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Screen test(osterone)

Hollywood's bursting with masculinity again, but it's not all tough hunks and retro smoothies.

December 09, 2007|Peter Rainer | Special to The Times

How many ways can a man be manly in the movies these days? The film historian Robert Sklar once wrote that "each generation exaggerates its own crises of masculinity." If this is true, we must be in a doozy of a crisis right now.

There hasn't been this much industrial-strength machismo, both as cause for celebration and denunciation, since the post-Vietnam Reagan '80s superhero heyday of Rambo and Gordon Gekko. Consider, for starters, that the "Superman" and "Die Hard" franchises, long dormant, were recently revived; a sequel to "Wall Street" is being readied; a new Indiana Jones movie is in the pipeline; and that, come January, Sylvester Stallone, having already revived Rocky, will once again be wearing the Rambo muscle suit. Not one to press his luck, Rambo will be touring Myanmar, not Baghdad.

I don't want to overplay the parallels between the Reagan and George W. Bush years, but might the backwash of a colossally unpopular war have something to do with the fact that so many of our movies are -- how can I say this politely? -- atavistic?

On the far side of the blood-and-biceps "Beowulf," consider the gallery of actors today who represent throwbacks to a relatively uncomplicated male mystique. When Russell Crowe or George Clooney are talked about or written about, the tone is often almost strenuously adulatory, as if they stood for an old-style Hollywood machismo that must be preserved at all costs. Crowe was on the cover of "Men's Journal" last month as "Our favorite S.O.B." A new Colorado magazine called Shine featured Clooney on its inaugural cover and inside announced that he "embodies the courageous John Wayne spirit of the Westerns" (which is probably the last thing Clooney wants to hear).

Still, it can be deeply satisfying to watch these actors preen. A little masculine confidence goes a long way in the movies and, in the right roles, these men remind you of what you loved about, say, Bogart or Mitchum or McQueen. Crowe can be sluggish and inchoate in a Depression-era retread like "Cinderella Man," he can be thuddingly heroic in "Gladiator," but at his best, in "L.A. Confidential" and "3:10 to Yuma" and, to a much lesser extent, in "American Gangster," he has the bully-boy insolence of male privilege down pat.

Clooney, in particular, is associated in the public imagination with Golden Age Hollywood icons. In his self-deprecating savoir-faire he is seen as a burlier version of Cary Grant, while his Danny Ocean routine has some of the Sinatra finesse. In films such as "Syriana" and "Michael Clayton," he plays the standard Bogart cynic turned do-gooder. It's easy to imagine Clooney fitting into any number of Hollywood classics, from "Casablanca" on down. (Clooney is a godsend to all those women who, during the pre-"Departed" reign of Leonardo DiCaprio, despaired of ever seeing a leading man on the screen who looked to be past the point of his first shave.)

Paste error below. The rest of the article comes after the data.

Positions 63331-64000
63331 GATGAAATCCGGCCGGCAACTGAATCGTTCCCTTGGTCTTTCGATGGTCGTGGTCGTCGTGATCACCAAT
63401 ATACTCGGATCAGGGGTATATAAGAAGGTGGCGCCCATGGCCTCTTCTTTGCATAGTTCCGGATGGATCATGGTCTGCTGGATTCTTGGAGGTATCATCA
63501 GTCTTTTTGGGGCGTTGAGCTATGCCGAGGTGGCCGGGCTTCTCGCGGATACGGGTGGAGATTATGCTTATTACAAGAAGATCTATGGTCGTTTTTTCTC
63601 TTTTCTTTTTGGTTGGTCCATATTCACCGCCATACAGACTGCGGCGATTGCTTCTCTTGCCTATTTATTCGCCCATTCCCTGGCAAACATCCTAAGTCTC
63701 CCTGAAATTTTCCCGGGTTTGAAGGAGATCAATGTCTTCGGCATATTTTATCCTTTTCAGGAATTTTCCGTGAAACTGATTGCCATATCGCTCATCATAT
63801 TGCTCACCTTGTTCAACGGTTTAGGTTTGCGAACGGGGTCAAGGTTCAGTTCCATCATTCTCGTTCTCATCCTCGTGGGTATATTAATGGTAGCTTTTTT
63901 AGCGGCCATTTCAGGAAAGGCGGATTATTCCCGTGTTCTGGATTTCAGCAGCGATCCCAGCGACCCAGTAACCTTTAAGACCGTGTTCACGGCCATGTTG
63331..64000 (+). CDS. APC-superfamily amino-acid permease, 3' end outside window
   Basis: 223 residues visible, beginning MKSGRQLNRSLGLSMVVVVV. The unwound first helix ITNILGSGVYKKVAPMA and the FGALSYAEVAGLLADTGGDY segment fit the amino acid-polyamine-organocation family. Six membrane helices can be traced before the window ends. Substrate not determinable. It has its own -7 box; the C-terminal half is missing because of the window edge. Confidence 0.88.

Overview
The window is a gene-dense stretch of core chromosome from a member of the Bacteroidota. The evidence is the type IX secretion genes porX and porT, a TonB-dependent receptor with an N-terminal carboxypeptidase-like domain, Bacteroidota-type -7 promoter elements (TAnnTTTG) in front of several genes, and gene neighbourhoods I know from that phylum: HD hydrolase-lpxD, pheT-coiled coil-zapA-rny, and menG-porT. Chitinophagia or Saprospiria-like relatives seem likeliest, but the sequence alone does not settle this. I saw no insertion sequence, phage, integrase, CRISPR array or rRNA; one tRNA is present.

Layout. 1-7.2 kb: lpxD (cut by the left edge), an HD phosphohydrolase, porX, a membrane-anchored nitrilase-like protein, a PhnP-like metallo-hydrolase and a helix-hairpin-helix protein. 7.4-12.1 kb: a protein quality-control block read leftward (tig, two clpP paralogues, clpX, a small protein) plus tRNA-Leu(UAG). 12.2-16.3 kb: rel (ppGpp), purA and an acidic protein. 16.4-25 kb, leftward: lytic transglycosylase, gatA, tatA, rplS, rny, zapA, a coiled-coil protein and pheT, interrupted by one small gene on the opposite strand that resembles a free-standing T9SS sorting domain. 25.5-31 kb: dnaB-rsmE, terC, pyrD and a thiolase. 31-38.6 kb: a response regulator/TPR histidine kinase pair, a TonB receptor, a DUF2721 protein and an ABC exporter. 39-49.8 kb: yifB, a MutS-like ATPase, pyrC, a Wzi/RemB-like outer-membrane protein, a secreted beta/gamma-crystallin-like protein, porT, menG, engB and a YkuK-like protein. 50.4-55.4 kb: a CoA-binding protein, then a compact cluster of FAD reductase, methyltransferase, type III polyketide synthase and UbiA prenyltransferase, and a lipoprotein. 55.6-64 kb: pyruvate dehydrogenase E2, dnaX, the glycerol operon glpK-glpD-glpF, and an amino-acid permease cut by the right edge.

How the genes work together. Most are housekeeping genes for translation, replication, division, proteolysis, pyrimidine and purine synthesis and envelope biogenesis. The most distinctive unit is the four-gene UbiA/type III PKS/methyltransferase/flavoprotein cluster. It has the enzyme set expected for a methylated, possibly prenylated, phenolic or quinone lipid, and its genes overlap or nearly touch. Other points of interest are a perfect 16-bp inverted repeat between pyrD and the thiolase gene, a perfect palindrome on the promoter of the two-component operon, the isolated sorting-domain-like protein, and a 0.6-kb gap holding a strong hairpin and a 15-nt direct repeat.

But a retro-ness clings to Clooney that, especially for a younger generation, may ultimately work against him. He's a new movie star in an old mold as opposed to, say, Johnny Depp, who has a satyr's pansexual appeal and the shape-shifty genius to fully inhabit, even unify, mind scapes as disparate as Tim Burton's and Jerry Bruckheimer's. Depp is the most original male presence in the movies in large part because he is the most original sexual presence.

By comparison, actors such as Clooney and Crowe, or Denzel Washington, rarely get to play out their sexual dynamism. Is it because Hollywood thinks there are no women who are their match? Despite their high whammo quotients these men have starred in alarmingly few erotic dramas, let alone romances, and that's a deprivation for us all. The Golden Age icons may have been men's men, but they were overwhelmingly defined by their maddening/ornery/blissful relations with women. The sullen gravitas of Clooney, Crowe and Washington in "Michael Clayton" and "American Gangster" represents an overvaluation of the strong-and-silent mystique, and it reminds me of what Gore Vidal once wrote about the humorlessness of American society: "What other culture could have produced someone like Hemingway and not seen the joke?"

Muscle men

If atavism is truly your meat, you'll find it most blatantly on view in the brawnfest "300," where Spartan beefcake enthusiastically disembowels wounded Iranians -- oops, Persians -- before expiring valorously at Thermopylae. It's there in "Beowulf," where, thanks to motion-capture technology, the hulky, ovoid Ray Winstone is transformed into a warrior with miracle abs. Brad Pitt must be wondering why he spent all those months buffing up to play Achilles in "Troy." No more is it necessary for an actor to put in quality time with a personal trainer. In the future, all the personal trainers in Hollywood will be CGI technicians.

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